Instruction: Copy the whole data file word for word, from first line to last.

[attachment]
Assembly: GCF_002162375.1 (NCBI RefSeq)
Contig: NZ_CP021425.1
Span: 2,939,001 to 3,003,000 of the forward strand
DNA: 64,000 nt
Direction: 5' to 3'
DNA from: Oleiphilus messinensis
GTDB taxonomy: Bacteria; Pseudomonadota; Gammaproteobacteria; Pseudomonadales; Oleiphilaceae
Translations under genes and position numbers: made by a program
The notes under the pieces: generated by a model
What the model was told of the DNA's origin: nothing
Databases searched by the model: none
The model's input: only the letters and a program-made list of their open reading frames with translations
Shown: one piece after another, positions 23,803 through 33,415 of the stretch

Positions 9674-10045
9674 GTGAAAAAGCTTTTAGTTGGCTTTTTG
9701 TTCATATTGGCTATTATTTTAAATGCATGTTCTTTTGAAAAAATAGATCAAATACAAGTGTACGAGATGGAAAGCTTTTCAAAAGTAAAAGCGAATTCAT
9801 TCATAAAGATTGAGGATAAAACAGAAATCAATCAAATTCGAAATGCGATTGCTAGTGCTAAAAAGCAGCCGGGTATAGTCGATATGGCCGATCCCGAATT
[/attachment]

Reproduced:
Assembly: GCF_002162375.1 (NCBI RefSeq)
Contig: NZ_CP021425.1
Span: 2,939,001 to 3,003,000 of the forward strand
DNA: 64,000 nt
Direction: 5' to 3'
DNA from: Oleiphilus messinensis
GTDB taxonomy: Bacteria; Pseudomonadota; Gammaproteobacteria; Pseudomonadales; Oleiphilaceae
Translations under genes and position numbers: made by a program
The notes under the pieces: generated by a model
What the model was told of the DNA's origin: nothing
Databases searched by the model: none
The model's input: only the letters and a program-made list of their open reading frames with translations
Shown: one piece after another, positions 23,803 through 33,415 of the stretch

Positions 9674-10045
9674 GTGAAAAAGCTTTTAGTTGGCTTTTTG
9701 TTCATATTGGCTATTATTTTAAATGCATGTTCTTTTGAAAAAATAGATCAAATACAAGTGTACGAGATGGAAAGCTTTTCAAAAGTAAAAGCGAATTCAT
9801 TCATAAAGATTGAGGATAAAACAGAAATCAATCAAATTCGAAATGCGATTGCTAGTGCTAAAAAGCAGCCGGGTATAGTCGATATGGCCGATCCCGAATT